Revathi Krishnaswamy


Notes Toward a Global Literary History 

The world of world lit

The “death” of comparative literature has prompted scholars to resuscitate the discipline in the form of “global lit,” “planetary lit,” and “world lit.”   But these newer avatars remain trapped in the same Eurocentric frameworks they claim to replace.

To date, the most significant attempt to theorize “world literature” has, arguably, come from literary scholars who have drawn on Wallersteinian world-system theory to define world literature as a cultural expression of the modern capitalist world-system. According to world-system theory, the processes of capitalization and modernization that originated in Europe (around 1500 CE. and intensified since 1800 CE.), spread through trade and conquest, creating a unified and linked, albeit uneven and unequal world, characterized by dominant core regions (the West) and dependent peripheral regions (the Rest).  Although there were world empires before 1500 CE. there was no “world-system” as such.  Following this logic, Franco Moretti, Benita Parry, and others have rejected simplistic notions of world literature as a short list of “best works” from around the world, and instead asserted world literature as the cultural expression of a single modern capitalist world-system founded on inequality that developed under European hegemony in the last 200-500 years. From this perspective, only literature produced in the last 200-500 years can be properly considered “world literature,” with the novel representing the dominant genre.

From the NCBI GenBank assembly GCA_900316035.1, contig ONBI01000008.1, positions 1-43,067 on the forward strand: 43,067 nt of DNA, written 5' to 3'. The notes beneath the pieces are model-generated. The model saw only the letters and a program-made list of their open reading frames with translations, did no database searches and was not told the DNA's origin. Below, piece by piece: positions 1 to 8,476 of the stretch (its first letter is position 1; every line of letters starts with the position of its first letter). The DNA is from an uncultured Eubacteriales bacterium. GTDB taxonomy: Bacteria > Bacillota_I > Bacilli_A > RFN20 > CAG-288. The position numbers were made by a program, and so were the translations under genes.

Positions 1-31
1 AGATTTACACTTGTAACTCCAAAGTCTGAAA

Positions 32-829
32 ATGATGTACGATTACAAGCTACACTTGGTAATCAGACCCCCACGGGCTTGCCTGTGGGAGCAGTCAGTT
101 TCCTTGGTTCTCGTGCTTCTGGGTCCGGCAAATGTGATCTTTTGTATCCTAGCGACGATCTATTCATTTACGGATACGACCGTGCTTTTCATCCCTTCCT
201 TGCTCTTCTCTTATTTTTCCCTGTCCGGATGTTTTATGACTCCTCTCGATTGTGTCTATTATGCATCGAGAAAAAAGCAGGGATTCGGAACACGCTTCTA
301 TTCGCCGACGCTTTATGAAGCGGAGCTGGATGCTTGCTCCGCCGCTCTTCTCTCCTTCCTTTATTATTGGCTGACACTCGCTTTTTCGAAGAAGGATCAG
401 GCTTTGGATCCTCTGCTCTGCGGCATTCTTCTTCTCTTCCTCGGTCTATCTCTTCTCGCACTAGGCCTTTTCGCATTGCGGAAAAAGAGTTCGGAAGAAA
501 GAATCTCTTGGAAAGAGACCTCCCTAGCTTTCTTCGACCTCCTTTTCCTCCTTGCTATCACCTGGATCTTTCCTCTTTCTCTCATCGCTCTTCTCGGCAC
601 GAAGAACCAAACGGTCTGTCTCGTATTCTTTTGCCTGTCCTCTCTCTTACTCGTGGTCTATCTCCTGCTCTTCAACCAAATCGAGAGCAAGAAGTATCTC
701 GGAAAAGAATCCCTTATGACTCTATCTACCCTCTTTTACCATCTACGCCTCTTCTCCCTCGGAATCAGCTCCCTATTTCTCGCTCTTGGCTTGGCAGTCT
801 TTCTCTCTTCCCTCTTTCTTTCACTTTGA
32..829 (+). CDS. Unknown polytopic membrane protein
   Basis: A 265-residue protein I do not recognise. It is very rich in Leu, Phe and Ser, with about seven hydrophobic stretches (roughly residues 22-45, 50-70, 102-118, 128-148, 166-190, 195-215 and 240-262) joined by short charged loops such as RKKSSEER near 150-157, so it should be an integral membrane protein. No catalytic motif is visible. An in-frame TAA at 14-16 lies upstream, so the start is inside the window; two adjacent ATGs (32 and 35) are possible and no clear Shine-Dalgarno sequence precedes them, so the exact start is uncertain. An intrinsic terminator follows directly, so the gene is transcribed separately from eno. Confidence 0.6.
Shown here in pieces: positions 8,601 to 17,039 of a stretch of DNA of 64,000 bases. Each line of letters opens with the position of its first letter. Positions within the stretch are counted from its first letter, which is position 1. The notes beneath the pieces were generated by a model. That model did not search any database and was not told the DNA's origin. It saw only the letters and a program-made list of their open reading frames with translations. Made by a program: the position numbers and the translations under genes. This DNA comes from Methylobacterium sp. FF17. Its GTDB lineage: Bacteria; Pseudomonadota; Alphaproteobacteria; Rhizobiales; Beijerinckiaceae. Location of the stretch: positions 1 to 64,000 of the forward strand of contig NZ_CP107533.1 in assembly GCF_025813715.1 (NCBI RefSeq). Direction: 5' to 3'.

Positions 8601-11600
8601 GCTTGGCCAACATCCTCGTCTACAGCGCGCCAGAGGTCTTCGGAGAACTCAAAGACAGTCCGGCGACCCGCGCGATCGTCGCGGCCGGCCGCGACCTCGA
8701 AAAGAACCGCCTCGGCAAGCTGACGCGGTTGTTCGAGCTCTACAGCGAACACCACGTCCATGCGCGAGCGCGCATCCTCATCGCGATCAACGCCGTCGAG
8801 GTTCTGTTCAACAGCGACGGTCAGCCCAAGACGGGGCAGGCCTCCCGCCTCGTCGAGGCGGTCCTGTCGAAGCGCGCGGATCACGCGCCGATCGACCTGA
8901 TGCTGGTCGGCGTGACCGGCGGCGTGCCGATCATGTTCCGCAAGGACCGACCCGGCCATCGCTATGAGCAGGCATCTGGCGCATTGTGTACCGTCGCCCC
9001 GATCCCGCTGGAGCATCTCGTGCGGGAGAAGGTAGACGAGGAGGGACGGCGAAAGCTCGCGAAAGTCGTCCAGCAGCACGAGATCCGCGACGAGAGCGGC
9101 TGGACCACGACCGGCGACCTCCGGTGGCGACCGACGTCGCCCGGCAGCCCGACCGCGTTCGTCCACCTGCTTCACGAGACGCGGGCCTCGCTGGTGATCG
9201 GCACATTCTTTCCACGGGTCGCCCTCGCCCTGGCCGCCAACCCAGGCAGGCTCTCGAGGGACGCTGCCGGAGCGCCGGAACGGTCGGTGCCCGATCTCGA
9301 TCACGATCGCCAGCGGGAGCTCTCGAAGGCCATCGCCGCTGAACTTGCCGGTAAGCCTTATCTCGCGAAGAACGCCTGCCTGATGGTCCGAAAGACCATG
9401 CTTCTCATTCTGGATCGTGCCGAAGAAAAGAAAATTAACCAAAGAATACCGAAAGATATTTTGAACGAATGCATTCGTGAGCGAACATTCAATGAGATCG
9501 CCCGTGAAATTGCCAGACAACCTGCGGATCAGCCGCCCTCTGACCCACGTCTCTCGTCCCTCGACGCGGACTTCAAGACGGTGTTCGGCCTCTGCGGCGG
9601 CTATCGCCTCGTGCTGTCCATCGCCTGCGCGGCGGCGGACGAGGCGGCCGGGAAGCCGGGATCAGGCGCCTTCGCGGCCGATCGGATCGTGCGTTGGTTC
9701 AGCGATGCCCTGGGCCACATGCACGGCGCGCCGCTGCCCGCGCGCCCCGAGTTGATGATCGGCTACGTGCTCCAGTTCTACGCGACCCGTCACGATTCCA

While the world-system approach usefully anchors literature within a material history, it also reinforces Eurocentrism by limiting the historical time frame to the last 200-500 years under European hegemony and adopting a linear evolutionary parallelism that posits a causal connection between the development of capitalism and the development of the novel.  It also views cultural exchange and influence as largely unidirectional, flowing from imperial core to colonized periphery, thus erasing subaltern contributions to global modernity, minimizing European appropriations of indigenous knowledges, and reducing literary production in the peripheries to little more than belated adaptations to western capitalist modernity.  Furthermore, by perpetuating the practice of reading non-western texts using Eurocentric chronologies, theories, and methodologies, the world-system approach subscribes to the “world lit without world lit crit” paradigm I’ve critiqued elsewhere as imperialistic and unethical.

Eschewing the “rise of Europe” models of historiography (including Walltersteinian world-system theory), historians such as Andre Gunder Frank, Janet Abu-Lughod, A.G. Hopkins, and Sanjay Subramanyam have been looking beyond Europe and before the so called “Great Divergence” (Pomeranz), and finding “connected histories” before the world-system, market economies before capitalism, and modernization before modernity. There is now ample evidence to suggest that the initial groundwork for the (European dominated) modern capitalist world-system was, in fact, laid by an expanding set of intersecting trade and communication routes that emerged some five millennia ago (Frank).  Building on these recent developments in world history, I will flesh out the following broad claims: